Mom pushes through pain, 22.4 miles for autistic son

  • Published
  • By Senior Airman Jarrod Grammel
  • 23d Wing Public Affairs
On the last mile of a 22.4-mile, 72 hour challenge one runner's feet were in pain. She was exhausted and sweaty, but all she could think about was her son. On the back of her calves were the words "I run for my son."

With sunglasses hiding tears, the runner and two others linked arms and ran through the last corner of the Disney Princess Half Marathon, completing the three-day Glass Slipper Challenge, which involved a 5K the first day, 10K the second and a half marathon on the last day.

Kari Schwendenman, spouse of U.S. Air Force Staff Sgt. Brandon Schwendenman, ran the Disney Glass Slipper Challenge Feb. 20 to 23 to raise money for a charity that provides support to families with an autistic child. She was also running in honor of her son, whom she adopted from Korea and was diagnosed with Asperger's syndrome, an autism spectrum disorder.

"The last mile was the hardest," said Schwendenman. "My feet were killing me, and I just wanted to quit. But I just kept telling myself that no, my son couldn't tell me he wanted a simple glass of juice until he was 4 and a half years old. And if he could overcome his speech barrier, then I can overcome another mile. I can go one more mile."

By completing the race and raising money for an autism support charity, Schwendenman hopes to help families with children like her son, whom they adopted following two failed pregnancies.

"We had been able to get pregnant, but I wasn't able to stay pregnant," said Schwendenman. "So after two losses, we decided that there were many kids out there who need a home. And both my husband and I even before we were married [considered adoption]. He actually said he always felt that he wanted to adopt. And I did as well. I thought that from a young age. I was totally open to it. It doesn't matter what the color of their skin is or what they look like, they're still my child.

"And we were able to have a biological child three years later, so we have a biological and an adopted [child], and they are no different to me," she added. "They are treated the same. They get loved the same. There's no difference in our eyes."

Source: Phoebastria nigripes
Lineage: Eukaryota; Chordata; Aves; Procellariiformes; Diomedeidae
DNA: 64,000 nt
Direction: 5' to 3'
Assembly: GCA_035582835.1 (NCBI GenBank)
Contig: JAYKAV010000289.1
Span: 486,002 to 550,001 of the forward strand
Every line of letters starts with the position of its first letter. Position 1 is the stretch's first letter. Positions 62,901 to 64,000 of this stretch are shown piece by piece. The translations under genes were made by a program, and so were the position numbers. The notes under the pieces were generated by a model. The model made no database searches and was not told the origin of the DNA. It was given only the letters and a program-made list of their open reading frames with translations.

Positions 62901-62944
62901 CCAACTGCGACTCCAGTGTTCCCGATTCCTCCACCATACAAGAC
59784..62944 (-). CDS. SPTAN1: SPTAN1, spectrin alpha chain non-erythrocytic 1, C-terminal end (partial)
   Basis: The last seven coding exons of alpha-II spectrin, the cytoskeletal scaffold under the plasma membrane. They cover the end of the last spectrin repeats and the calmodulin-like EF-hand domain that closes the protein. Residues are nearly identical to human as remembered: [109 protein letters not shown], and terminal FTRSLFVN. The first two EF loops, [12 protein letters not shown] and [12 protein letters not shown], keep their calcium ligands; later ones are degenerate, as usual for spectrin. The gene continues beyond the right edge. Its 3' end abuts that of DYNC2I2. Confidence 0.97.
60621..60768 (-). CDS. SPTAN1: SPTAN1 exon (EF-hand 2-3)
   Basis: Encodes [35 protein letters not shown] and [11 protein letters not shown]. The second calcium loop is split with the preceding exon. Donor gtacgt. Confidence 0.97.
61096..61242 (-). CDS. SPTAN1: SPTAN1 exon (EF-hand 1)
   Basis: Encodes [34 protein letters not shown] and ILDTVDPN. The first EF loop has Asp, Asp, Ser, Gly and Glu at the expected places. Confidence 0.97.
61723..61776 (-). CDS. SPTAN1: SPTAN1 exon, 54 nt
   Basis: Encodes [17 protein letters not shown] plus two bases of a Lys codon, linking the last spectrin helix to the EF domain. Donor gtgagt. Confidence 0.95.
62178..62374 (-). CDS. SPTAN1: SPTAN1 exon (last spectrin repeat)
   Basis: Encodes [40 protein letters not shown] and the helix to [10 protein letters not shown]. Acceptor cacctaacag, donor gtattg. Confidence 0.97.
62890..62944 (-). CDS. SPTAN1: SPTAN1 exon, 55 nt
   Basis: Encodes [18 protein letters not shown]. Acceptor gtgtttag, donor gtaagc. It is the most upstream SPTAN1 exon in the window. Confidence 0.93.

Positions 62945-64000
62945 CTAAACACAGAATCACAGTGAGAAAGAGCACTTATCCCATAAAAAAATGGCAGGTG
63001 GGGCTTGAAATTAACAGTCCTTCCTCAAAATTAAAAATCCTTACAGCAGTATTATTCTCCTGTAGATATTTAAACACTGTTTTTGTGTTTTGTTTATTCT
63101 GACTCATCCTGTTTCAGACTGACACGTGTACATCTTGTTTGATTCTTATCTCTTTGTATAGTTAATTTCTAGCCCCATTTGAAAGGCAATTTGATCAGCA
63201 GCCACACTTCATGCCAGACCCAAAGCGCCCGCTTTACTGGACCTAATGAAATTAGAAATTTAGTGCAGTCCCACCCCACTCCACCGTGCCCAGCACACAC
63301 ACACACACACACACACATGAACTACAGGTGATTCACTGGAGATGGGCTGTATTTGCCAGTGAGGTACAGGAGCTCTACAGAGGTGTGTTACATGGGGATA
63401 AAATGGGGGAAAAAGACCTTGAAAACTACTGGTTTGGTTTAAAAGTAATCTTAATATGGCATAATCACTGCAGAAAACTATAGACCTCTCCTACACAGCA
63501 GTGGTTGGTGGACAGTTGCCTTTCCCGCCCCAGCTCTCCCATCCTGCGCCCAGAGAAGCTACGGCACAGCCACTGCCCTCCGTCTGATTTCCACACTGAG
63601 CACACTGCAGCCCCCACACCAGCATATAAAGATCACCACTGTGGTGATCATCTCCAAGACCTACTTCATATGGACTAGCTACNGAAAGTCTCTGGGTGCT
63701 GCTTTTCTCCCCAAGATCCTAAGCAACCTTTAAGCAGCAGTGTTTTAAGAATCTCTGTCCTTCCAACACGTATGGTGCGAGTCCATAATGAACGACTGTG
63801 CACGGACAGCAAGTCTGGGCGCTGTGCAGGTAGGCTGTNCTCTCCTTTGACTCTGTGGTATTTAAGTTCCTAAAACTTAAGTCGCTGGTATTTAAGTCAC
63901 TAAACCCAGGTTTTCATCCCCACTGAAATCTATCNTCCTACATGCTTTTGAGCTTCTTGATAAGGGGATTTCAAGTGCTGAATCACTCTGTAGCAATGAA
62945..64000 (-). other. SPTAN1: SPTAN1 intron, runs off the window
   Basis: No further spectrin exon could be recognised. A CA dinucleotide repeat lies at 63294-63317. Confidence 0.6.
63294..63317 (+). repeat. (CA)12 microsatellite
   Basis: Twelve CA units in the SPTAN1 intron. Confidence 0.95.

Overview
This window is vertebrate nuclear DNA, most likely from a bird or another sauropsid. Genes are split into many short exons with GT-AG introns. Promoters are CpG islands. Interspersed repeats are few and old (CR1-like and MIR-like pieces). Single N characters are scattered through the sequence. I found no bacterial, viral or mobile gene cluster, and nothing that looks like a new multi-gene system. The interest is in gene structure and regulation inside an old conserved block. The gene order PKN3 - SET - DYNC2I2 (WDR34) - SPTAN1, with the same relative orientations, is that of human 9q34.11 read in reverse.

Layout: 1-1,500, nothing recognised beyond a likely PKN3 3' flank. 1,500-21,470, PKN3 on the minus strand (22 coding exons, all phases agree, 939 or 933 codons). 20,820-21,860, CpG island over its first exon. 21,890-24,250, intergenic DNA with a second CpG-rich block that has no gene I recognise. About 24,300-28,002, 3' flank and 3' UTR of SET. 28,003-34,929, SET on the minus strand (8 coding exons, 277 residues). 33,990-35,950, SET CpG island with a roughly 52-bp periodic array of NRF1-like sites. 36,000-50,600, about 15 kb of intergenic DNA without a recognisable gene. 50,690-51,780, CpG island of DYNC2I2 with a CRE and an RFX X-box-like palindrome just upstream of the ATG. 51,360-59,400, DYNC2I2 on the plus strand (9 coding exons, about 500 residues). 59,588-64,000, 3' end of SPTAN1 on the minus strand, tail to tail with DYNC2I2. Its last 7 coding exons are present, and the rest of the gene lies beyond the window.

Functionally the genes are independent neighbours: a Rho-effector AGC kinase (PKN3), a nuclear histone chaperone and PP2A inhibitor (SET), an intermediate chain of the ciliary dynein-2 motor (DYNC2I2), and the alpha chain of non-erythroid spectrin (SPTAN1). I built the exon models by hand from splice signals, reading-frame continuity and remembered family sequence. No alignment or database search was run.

Although the Schwendenmans knew the child had special needs when they adopted him, they were confident they could provide the care he would need.

"He started showing signs at two and a half, not speaking, and we knew that he should be speaking," she said. "We took him to get evaluated, but they told us he was OK. They just thought it was just a language barrier from knowing Korean for the first 13 months of his life then going to English.

"And I believed them," she added. "Being a first-time mom I didn't think they had any reason to be wrong. They're the specialist, not me. Then when he turned 3 and he was still not speaking, I said 'No, there's something not right.' So we went and got a re-evaluation, and he started speech. We got on a waiting list to see a developmental pediatrician. And once we went and got him evaluated and we got the diagnosis, I kind of knew it. He had all the signs of Asperger's."

Even thought the diagnosis wasn't a complete surprise, Schwendenman said it was tough realization.

"My first thought was that we had adopted him and took him from everything he ever knew," she said, holding back tears. "And I felt horrible, like did I make a mistake? But then I looked back and thought no I didn't make a mistake because he was put into this family for a reason. And I just feel like I need to be his biggest advocate and help him learn how to deal with being autistic. Because when you're autistic, you're going to be that way for life."